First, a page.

Article published in:Emotion in Language: Theory – research – application
Edited by Ulrike M. Lüdtke
[Consciousness & Emotion Book Series 10] 2015
► pp. 241–256
Word valence and its effects
Cognitive science underwent an ‘emotional turn’ in recent years. Besides the rational part of the brain, the ‘other half of the human mind’ (see Parisi 2011) is now taken into consideration as well. Linguistics, with its strong orientation and links to cognitive science, cannot neglect this development and has to ask itself in which way emotions should play a role in theories about language (cf. Foolen 2012). The present paper intends to give an overview of recent research in psychology and linguistics on emotive expressivity in language. In the first section, we will discuss the emotive-expressive function of language in relation to the descriptive, referential function. In Section 2, we will have a look at research on emotion-laden words (‘valence’), both in L1 and L2. Then, in Section 3, we will shift the attention from content words to function words, to intensifiers in particular. Section 4 takes a short look at expressive elements on other linguistic levels (phonology, morphology, syntax), and Section 5 rounds off this paper.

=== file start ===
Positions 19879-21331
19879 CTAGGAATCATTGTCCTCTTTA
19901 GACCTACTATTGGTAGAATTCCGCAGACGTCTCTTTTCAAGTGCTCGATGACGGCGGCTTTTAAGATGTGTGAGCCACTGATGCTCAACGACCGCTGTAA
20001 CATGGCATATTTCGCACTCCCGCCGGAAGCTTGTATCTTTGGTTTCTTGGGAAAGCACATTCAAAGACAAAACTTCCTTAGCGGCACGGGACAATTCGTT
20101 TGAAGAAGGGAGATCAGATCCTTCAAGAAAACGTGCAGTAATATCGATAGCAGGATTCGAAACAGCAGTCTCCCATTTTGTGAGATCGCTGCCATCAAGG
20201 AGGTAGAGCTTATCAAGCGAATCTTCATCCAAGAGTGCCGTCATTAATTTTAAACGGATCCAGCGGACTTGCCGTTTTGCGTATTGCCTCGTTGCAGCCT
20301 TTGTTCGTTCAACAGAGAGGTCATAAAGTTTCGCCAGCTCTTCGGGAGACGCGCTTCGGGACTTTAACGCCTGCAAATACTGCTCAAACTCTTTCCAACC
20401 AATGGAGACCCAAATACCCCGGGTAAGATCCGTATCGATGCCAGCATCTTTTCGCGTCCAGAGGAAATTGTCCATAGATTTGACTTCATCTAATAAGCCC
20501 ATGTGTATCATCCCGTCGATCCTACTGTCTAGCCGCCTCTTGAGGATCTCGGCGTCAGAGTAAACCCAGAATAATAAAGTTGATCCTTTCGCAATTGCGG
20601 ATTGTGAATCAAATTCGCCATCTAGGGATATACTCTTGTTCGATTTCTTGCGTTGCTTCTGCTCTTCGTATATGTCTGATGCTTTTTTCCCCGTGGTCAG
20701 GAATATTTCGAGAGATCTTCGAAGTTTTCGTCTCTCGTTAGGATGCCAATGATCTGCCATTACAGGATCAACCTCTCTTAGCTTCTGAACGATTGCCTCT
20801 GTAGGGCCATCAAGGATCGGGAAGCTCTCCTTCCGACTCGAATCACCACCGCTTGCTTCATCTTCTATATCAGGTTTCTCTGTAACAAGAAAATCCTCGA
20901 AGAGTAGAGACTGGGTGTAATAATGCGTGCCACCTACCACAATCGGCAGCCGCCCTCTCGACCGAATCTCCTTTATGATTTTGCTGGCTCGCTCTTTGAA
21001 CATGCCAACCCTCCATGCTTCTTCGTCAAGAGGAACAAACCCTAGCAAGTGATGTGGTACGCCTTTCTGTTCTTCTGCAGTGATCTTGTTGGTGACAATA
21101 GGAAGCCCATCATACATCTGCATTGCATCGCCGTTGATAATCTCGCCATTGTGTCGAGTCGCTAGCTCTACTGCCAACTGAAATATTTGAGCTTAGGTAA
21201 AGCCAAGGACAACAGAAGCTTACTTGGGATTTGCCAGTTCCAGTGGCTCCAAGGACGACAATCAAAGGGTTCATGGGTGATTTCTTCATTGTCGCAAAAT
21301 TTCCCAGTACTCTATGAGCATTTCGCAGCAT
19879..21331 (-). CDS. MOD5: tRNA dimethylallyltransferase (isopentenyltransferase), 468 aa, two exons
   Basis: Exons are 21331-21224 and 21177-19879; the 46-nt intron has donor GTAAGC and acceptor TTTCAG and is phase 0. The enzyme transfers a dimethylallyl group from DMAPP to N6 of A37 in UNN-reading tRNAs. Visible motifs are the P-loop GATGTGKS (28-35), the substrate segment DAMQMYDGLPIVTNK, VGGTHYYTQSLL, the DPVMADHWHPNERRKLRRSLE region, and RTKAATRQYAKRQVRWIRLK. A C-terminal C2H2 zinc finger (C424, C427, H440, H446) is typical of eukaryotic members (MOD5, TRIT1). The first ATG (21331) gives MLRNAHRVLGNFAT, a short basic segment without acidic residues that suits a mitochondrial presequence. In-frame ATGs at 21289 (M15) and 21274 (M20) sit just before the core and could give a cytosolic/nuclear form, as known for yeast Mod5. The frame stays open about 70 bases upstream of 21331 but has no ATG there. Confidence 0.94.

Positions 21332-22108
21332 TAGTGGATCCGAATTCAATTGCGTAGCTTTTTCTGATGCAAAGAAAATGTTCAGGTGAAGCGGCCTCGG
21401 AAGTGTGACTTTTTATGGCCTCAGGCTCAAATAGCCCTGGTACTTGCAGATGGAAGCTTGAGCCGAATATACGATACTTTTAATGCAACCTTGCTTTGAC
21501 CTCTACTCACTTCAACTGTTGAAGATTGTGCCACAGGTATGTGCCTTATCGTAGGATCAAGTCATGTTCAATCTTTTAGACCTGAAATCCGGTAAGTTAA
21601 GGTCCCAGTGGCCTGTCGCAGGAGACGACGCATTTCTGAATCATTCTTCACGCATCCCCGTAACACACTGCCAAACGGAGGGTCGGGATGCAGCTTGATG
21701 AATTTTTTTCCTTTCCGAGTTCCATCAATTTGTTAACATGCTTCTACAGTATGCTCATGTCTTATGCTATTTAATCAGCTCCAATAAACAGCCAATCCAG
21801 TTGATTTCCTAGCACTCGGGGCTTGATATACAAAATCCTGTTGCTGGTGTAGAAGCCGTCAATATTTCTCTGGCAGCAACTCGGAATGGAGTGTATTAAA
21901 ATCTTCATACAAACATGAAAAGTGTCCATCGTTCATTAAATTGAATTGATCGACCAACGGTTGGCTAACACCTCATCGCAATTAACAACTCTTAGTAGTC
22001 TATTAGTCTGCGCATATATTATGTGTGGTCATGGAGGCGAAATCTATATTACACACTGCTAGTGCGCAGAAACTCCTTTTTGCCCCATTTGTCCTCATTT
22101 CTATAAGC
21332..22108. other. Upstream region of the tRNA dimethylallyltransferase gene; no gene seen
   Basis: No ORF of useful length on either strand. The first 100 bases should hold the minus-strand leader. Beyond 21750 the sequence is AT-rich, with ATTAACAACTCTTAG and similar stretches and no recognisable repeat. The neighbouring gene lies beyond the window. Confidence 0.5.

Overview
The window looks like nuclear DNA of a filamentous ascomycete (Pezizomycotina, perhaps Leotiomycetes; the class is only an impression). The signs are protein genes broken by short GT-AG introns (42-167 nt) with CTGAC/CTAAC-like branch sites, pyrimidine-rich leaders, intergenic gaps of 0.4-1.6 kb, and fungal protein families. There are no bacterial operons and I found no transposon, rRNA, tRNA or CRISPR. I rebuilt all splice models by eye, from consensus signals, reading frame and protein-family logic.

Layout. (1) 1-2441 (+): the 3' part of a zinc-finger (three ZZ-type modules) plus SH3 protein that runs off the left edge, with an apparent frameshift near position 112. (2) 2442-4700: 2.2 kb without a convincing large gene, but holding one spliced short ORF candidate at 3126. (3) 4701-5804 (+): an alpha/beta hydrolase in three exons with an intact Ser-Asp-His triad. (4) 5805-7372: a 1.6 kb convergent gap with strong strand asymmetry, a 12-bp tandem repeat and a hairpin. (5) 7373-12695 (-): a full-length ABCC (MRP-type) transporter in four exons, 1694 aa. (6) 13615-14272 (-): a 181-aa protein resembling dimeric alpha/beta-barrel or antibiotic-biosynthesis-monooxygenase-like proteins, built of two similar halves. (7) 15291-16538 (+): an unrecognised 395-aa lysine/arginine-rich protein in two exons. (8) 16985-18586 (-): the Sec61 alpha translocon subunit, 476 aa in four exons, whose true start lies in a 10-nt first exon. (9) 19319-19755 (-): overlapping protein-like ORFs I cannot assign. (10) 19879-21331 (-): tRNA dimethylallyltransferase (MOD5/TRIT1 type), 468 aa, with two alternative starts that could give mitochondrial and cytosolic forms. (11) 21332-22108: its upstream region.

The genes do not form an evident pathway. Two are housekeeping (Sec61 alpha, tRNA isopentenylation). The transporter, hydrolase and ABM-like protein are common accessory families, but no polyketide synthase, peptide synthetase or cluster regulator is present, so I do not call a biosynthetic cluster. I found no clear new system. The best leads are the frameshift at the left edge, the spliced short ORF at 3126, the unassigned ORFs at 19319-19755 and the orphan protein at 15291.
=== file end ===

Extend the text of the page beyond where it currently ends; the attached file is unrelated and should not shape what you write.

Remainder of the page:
Keywords: emotion-laden words, intensifiers, language processing, negativity bias, positivity bias
Published online: 16 December 2015
Cited by 4 other publications
Chen, Chen, Hao Yuan & Mike Z. Yao
Pérez-García, Elisa & María Jesús Sánchez
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